Ron’s new idea for rehearsal space is the YMCA (the ensuing production number “YMCA” features its athletic denizens in various states of undress—along with The Simpsons Movie, the film is one of the few non R-rated offerings to feature full-frontal male nudity). The group cut a demo (“Liberation“) for Marrakech, but Steve sees limited appeal and Sam refuses his paltry contract. Reluctant to use her savings, they decide to self-finance by throwing a pay-party.

To bankroll the party, Sam acquiesces to Channing’s plea to return for a TV ad campaign for milk, on the condition the Village People are featured. The lavish number “Milkshake” begins as Sam pours milk for six little boys in the archetypal costumes with the promise they’ll grow up to be the Village People. The advertisers want nothing to do with such a concept, and refuse to air the spot. Norma then steps in to invite the group to debut at her charity fundraiser in San Francisco. Sam lures Steve by promising a romantic weekend but Ron is taken aback by the inference that she’d go through with the seduction, and Sam breaks up with him. On his private jet, Steve prepares for a tryst, but it’s Jack and his former chorine mother Helen (June Havoc) who show up, to hash out a contract. Initially reluctant, Helen seduces Steve with her kreplach and before long they’re negotiating the T-shirt merchandising for the Japanese market.

In the dressing room before the show, Ron, relieved to learn Sam didn’t travel with Steve, proposes to her. At one point, Montgomery shows up to rehire Ron as a junior partner representing the group. Following a set by The Ritchie Family (“Give Me a Break“), the Village People make a triumphant debut (“Can’t Stop the Music“).

Can’t Stop the Music would later that year to go on to have the dubious honor of becoming the first winner of the Worst Picture Golden Raspberry Award.

So everyone raise a toast. With a milkshake of course to Can’t Stop The Music!

They don’t make em’ like that anymore. Thank Goddess.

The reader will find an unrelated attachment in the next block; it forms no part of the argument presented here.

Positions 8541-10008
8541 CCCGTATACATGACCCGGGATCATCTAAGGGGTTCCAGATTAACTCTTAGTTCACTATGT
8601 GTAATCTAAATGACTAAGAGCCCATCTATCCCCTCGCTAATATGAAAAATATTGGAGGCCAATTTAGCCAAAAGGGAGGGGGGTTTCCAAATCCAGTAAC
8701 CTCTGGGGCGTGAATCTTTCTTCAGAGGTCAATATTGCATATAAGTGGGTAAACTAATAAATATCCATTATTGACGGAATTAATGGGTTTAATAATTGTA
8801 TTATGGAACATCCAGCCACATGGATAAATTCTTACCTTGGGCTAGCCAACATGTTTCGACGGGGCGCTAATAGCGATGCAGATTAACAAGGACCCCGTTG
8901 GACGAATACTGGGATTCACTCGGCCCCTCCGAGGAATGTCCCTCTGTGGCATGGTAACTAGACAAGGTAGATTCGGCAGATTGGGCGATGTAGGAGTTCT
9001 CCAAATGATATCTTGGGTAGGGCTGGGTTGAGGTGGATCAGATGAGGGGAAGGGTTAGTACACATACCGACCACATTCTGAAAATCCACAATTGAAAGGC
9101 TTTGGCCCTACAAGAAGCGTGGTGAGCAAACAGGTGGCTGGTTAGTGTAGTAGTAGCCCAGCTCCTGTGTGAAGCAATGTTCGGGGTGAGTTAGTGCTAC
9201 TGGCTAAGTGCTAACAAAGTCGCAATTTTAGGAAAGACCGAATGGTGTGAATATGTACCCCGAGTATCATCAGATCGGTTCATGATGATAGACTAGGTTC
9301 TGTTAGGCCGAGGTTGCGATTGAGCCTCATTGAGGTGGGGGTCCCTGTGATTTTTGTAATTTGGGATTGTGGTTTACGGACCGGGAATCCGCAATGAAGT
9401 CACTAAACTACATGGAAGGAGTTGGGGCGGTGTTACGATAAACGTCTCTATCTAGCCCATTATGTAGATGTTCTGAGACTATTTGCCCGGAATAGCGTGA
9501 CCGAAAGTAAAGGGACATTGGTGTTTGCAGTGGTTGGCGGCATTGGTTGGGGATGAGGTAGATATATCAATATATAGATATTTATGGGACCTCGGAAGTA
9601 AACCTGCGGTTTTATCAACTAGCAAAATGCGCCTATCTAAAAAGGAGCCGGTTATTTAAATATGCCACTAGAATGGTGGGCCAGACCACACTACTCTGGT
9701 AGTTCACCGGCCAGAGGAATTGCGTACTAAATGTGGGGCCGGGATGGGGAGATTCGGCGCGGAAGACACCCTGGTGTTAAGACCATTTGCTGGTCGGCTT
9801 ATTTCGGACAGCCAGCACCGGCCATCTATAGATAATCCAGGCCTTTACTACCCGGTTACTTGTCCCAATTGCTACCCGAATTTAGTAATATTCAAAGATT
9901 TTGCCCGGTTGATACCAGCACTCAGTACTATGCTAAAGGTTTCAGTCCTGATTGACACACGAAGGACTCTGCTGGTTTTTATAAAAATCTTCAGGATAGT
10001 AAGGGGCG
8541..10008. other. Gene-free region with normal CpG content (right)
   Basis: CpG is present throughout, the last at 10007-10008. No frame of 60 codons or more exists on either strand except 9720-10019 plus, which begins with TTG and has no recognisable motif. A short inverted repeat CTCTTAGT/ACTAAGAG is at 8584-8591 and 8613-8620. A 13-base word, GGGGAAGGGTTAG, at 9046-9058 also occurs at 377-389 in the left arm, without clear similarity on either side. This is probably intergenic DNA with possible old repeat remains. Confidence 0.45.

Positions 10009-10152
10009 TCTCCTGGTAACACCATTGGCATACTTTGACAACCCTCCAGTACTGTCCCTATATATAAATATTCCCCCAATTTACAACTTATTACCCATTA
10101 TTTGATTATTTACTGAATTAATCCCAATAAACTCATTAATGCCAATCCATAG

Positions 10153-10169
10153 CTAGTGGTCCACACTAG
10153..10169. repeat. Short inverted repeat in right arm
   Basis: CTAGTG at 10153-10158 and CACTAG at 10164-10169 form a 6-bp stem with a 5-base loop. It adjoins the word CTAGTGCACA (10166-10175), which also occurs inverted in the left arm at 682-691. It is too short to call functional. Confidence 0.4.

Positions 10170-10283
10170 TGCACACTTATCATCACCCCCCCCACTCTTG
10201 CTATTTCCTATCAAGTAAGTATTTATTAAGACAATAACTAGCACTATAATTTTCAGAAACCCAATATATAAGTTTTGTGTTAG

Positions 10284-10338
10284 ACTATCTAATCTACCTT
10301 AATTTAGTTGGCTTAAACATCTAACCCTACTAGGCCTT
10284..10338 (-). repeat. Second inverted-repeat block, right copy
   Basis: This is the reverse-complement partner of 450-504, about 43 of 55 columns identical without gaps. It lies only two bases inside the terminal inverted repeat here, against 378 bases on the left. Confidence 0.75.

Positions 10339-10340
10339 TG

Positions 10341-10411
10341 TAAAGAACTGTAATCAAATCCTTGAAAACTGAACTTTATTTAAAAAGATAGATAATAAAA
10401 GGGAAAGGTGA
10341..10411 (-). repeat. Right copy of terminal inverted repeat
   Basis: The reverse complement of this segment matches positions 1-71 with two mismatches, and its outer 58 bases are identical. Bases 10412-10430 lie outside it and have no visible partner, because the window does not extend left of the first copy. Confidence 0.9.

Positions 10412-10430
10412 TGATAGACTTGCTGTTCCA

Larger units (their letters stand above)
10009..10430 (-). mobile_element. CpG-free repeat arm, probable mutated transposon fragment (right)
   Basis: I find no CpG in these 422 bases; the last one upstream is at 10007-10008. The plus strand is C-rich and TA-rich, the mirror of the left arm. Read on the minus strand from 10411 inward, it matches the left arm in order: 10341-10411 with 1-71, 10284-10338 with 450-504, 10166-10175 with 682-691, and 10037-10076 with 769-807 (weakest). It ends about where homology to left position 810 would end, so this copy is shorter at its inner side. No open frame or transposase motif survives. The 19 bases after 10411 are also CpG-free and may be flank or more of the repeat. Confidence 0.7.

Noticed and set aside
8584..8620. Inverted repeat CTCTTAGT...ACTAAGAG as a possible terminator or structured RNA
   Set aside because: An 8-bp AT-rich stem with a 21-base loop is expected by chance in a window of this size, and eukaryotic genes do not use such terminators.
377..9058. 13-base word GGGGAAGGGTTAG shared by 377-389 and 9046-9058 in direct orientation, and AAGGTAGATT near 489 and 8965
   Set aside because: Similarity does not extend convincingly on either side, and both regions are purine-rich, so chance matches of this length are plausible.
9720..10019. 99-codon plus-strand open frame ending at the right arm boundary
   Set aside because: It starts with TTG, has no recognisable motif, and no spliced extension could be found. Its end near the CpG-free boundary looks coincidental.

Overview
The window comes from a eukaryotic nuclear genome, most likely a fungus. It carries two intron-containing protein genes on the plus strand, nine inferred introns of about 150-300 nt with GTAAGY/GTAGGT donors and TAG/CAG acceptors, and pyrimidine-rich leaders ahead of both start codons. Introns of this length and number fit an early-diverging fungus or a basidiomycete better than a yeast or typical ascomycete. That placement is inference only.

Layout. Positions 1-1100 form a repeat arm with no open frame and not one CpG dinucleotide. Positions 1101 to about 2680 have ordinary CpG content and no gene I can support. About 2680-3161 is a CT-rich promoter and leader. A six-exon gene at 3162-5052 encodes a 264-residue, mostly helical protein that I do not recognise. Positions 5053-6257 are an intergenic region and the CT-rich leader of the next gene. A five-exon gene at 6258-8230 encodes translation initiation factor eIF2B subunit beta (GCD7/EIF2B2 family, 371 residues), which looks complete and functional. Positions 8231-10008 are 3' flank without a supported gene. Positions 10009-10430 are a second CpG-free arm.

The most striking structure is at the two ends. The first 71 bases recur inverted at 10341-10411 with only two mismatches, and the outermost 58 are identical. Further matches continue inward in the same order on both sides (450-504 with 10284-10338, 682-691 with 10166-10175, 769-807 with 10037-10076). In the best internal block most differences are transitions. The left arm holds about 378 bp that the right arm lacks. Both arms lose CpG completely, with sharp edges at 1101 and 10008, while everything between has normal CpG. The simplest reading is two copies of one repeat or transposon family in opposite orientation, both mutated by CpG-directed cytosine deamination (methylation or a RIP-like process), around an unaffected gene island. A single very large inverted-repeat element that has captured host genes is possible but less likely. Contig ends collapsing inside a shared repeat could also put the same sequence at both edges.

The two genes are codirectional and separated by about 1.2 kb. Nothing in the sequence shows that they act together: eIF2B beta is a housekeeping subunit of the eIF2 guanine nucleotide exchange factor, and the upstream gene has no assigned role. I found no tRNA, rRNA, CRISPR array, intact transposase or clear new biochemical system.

TRIVIA: Can’t Stop the Music would later that year to go on to have the dubious honor of becoming the first winner of the Worst Picture Golden Raspberry (Razzie) Award

Above the Village People’s late, great Glenn Hughes singing “Danny Boy” in the film “Can’t Stop the Music

Original Village People Policeman Victor Willis Sues For 1.5 Million in Royalties – BONUS "Go West" Video!

The original policeman from The Village People, Victor Willis is suing the seminal disco band which still tours American claims for $1.5 million in royalties claiming that he recieved none after he left the band in 1979.

Willis claims in a federal lawsuit filed last week he wrote some of  the band’s biggest hits — including “Y.M.C.A.,” “Macho Man,” “In the Navy,” and “Go West” —  and in a federal lawsuit filed last week. Willis is suing Can’t Stop Productions, which handles the rights to the band’s songs.

The group was the brainchild of Jacques Morali, a prolific French music producer. Morali picked Willis, a former Broadway star, to shimmy center stage and write the rhythms.

Willis was inspired to write “Y.M.C.A.” after a clueless Morali asked him about why people went to the Y. The lyrical licks described “what it was like going into a new town and not having a lot of money and needing a place to stay,” he said.

Stewart Levy, a lawyer for Can’t Stop Productions, called Willis’ lawsuit “without merit.